To succeed as a leader of others or lead your own life effectively there is one core skill: applying judgment, which means balancing between options. For a leader the key judgment is the balance between applying command-style or coaching-style leadership. The "natural" tendency for most of us it to tell people not only what needs to be done (the outcome), but how to do it.
When we look at why this is so, it turns out it’s because we don’t immediately see the differences in how people think, feel and their habitual action patterns.
Most of us don’t realize or easily remember just how different every person is. At times we hear a story that reminds us and we’re struck by how "peculiar" people can be. Though the person may "look normal," which really means "you look the same as me," how they behave, what motivates them, how they approach finding solutions, their every day habits, beliefs and emotional reactions (which are also habits) are unique to each one alone. In one sense the differences are small. We all follow the same basic pattern: we want to do things our way, for instance, the hidden factors that define "our way" will be different from everyone else’s.
If a leader isn’t aware that everyone is quite different, they will certainly fail to see that asking or ordering another person to do what to them is "the logical thing" will create immediate resistance.
Every person wants to choose for themselves. This isn’t simply to be ornery, but because they’ve learned to do things their way is the best chance for success with it. Just imagine living anyone else’s life for a moment. It won’t seem likely to succeed to you because you can’t envision the dozens of pieces that might make it work. We’re too busy focusing on the ways we’ve found to make things hang together.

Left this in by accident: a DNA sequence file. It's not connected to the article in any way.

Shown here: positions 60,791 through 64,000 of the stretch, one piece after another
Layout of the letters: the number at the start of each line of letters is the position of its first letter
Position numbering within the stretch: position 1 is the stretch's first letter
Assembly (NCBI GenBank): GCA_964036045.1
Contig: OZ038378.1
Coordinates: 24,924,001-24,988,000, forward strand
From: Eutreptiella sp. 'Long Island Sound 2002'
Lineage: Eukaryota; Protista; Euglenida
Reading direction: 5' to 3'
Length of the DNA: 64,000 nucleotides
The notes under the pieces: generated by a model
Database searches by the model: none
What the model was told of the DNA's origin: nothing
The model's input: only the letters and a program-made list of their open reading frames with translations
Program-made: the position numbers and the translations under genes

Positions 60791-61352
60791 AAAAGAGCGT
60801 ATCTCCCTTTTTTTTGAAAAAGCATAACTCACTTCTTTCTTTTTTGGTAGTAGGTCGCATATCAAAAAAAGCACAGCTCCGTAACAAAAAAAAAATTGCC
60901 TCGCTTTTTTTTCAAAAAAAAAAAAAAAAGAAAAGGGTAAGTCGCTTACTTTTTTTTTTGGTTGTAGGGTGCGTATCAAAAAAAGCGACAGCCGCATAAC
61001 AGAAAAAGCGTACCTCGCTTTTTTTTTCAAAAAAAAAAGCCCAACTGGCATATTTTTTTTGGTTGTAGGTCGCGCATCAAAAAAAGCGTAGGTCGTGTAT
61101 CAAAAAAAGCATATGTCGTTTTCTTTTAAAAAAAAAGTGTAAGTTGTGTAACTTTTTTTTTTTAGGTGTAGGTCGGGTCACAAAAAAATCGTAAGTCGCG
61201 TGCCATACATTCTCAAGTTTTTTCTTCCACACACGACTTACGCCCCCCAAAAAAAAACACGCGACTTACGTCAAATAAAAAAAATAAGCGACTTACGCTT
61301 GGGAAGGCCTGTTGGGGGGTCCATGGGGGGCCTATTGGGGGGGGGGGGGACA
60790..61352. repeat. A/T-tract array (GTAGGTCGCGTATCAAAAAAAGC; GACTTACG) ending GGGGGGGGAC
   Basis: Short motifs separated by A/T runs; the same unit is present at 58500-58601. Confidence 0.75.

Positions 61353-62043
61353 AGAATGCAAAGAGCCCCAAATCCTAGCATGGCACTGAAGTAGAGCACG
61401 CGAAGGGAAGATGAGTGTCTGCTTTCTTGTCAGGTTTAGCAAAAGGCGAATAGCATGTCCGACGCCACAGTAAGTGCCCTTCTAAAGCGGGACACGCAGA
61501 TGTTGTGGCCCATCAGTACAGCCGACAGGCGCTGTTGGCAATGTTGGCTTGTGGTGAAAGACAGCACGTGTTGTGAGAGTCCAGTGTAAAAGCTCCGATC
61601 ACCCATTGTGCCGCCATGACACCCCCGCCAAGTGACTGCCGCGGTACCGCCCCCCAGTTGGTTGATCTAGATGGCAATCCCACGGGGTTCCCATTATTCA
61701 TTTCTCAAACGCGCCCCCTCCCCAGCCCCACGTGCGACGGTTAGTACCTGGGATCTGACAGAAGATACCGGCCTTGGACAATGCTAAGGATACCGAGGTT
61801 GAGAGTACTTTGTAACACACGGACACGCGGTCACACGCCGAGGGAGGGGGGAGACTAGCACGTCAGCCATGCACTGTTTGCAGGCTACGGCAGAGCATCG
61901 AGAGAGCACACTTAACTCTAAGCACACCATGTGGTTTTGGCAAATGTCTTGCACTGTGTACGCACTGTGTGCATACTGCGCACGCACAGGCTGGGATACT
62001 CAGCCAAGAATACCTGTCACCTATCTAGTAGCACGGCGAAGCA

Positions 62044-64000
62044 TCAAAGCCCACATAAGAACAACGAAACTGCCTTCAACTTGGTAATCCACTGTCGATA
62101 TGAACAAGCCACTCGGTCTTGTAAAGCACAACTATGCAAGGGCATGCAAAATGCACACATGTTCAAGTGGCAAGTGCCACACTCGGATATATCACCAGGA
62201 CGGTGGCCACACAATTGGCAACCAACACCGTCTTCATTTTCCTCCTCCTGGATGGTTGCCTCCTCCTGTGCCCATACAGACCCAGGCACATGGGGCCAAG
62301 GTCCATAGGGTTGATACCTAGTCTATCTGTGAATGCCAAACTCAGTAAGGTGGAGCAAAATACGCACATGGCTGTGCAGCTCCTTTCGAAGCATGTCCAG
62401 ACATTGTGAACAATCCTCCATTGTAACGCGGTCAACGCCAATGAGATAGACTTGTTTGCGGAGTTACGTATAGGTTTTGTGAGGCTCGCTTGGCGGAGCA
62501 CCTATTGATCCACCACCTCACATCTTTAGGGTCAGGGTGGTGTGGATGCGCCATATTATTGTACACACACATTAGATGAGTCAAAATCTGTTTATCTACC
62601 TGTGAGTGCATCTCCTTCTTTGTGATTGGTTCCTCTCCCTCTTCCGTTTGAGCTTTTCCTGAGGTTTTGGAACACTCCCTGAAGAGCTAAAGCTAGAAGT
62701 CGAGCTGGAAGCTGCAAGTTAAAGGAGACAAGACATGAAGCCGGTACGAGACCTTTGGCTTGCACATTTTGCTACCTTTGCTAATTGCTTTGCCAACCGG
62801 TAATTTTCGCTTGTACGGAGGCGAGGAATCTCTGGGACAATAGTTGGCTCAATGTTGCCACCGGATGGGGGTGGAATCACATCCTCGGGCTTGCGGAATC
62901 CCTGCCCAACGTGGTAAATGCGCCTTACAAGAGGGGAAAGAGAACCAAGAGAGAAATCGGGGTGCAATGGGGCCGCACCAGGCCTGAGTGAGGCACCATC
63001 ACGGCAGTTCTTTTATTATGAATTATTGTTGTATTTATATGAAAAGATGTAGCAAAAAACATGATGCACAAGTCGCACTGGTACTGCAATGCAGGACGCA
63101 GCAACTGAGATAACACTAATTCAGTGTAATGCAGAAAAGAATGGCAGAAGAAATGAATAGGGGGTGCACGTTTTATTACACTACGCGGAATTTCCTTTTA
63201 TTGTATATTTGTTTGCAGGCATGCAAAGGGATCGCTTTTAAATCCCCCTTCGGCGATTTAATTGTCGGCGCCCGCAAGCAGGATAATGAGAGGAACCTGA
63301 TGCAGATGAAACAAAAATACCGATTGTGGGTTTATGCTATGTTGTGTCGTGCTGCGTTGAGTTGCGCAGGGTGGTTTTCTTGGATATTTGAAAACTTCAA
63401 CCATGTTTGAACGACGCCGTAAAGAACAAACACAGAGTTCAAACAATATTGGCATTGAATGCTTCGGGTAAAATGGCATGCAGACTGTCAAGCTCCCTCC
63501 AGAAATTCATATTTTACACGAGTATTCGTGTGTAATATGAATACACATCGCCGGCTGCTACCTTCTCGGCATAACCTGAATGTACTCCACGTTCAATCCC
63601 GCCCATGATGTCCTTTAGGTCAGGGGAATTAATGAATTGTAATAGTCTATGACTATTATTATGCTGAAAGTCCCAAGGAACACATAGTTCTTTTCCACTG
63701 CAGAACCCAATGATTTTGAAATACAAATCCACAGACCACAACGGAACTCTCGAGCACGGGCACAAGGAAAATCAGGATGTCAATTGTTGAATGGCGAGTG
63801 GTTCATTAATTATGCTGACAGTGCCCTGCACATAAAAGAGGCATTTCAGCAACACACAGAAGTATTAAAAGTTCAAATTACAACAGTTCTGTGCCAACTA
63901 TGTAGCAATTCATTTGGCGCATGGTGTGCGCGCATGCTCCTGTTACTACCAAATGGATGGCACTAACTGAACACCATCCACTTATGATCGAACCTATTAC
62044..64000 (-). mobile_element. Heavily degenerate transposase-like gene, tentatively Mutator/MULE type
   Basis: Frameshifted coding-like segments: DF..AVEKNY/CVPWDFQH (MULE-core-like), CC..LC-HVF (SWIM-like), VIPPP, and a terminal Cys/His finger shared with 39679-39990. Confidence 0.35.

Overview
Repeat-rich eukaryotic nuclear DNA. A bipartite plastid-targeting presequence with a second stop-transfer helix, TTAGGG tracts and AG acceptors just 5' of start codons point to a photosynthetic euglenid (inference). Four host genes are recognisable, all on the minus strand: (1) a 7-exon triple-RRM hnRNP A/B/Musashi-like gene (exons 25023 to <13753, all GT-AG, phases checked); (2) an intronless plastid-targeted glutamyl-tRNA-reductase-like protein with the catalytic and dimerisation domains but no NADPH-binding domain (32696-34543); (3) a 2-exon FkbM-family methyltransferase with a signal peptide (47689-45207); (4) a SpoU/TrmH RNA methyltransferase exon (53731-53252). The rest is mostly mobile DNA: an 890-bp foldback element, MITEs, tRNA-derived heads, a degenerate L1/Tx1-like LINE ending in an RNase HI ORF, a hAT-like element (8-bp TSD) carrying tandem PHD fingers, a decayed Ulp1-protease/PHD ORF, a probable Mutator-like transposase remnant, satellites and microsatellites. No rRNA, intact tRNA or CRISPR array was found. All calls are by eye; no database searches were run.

Even if a person ends up taking action that looks exactly like what you tried to command, the reasons, the timing and the feel of it will be different – sometimes in subtle ways, sometimes much more obviously.
The good news is that you don’t have to fully understand another person to guide them or help them. The one effective process for doing that is called "coaching." It works by concentrating on helping them focus through sensible questions to choose what they want to do and look at options and the obvious fact that they must begin to take action if they want anything to happen. In the process you find out what their motivations and intentions are. You can continue to help or ask other questions that open new ideas that they may choose.
People apply judgment when they see options. That includes us. When we see that people may not be the same or think the same way we do, we can begin to ask questions rather than give orders. Those questions can coach them toward action, and it will be action we also understand and have a greater chance of influencing than if we simply lay out orders and find them refused.